(a) 2Al (s) + 3H2SO4 (aq) → Al2(SO4)3 (aq) + 3H2(g)
(b) PbO (s) + CO (g) → Pb (s) + CO2 (g)
(c) 2H2 (g) + O2 (g) → 2H2O (g)

PLAN: Assign an O.N. to each atom and look for those that change during
the reaction.
The reducing agent contains an atom that is oxidized (increases in
O.N.) while the oxidizing agent contains an atom that is reduced
(decreases in O.N.).

Sample Problem 4.11


(a) 2Al(s) + 3H2SO4(aq) → Al2(SO4)3(aq) + 3H2(g)

0 +1 +3 0
+6 -2 +6
-2 +1 -2

Al changes O.N. from 0 to +3 and is oxidized.

Al is the reducing agent.
H changes O.N. from +1 to 0 and is reduced.
H2SO4 is the oxidizing agent.

Sample Problem 4.11


(b) PbO (s) + CO (g) → Pb (s) + CO2 (g)

+2 +2 0
-2 +4
-2 -2

Pb changes O.N. from +2 to 0 and is reduced.

PbO is the oxidizing agent.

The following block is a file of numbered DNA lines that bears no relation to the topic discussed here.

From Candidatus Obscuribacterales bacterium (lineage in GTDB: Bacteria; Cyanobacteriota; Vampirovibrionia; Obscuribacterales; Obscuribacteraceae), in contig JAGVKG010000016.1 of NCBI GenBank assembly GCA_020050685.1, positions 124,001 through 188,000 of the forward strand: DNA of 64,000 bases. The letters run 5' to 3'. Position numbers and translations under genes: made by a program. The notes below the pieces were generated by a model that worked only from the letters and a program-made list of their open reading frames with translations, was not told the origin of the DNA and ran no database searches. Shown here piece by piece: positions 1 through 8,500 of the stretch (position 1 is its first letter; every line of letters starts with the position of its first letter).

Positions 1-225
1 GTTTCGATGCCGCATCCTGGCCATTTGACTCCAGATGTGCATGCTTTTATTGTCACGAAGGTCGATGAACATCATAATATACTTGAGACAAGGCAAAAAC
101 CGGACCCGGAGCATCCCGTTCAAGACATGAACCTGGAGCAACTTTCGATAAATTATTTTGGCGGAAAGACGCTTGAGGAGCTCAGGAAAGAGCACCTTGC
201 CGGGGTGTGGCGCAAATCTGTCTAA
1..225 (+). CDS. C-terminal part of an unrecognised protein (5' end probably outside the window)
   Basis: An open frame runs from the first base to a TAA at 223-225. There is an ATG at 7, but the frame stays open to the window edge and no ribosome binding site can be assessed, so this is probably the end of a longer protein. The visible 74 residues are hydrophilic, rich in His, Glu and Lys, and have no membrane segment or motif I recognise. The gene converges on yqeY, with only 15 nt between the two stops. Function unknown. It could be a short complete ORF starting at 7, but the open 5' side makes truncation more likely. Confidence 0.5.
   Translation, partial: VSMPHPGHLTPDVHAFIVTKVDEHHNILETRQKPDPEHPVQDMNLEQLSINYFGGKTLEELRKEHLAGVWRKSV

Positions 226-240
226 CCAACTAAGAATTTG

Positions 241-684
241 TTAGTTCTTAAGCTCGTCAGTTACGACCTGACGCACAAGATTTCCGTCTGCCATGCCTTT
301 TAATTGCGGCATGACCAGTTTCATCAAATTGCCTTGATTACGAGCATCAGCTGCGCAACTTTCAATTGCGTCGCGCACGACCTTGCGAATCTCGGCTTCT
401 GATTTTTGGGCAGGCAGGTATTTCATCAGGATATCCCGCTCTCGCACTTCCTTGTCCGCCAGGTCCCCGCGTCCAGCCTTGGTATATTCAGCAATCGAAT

C changes O.N. from +2 to +4 and is oxidized.
CO is the reducing agent.

Sample Problem 4.11


(c) 2H2 (g) + O2 (g) → 2H2O (g)

0 0 +1


H2 changes O.N. from 0 to +1 and is oxidized.

H2 is the reducing agent.
O changes O.N. from 0 to -2 and is reduced.
O2 is the oxidizing agent.

Balancing Redox Equations
(oxidation number method)
1.  Assign O.N.s to all atoms.
2.  Identify the reactants that are oxidized and reduced.
3.  Compute the numbers of electrons transferred, and
draw tie-lines from each reactant atom to the product
atom to show the change.
4.  Multiply the numbers of electrons by factor(s) that make
the electrons lost equal to the electrons gained.
5.  Use the factor(s) as balancing coefficients.
6.  Complete the balancing by inspection and add states of

Sample Problem 4.12 Balancing Redox Equations by the
Oxidation Number Method

PROBLEM: Use the oxidation number method to balance the following


(a) Cu (s) + HNO3 (aq) → Cu(NO3)2 (aq) + NO2 (g) + H2O (l)

Assign oxidation numbers and identify oxidized and reduced species:

(a) Cu (s) + HNO3 (aq) → Cu(NO3)2 (aq) + NO2 (g) + H2O (l)

0 +1 +2 +1
+5 +4
-2 -2 -2 -2

Sample Problem 4.12

loses 2e-; oxidation

Cu(s) + HNO3(aq) → Cu(NO3)2(aq) + NO2(g) + H2O(l)

gains 1e-; reduction

Multiply to make e- lost = e- gained:

Cu (s) + 2HNO3 (aq) → Cu(NO3)2 (aq) + 2NO2 (g) + H2O (l)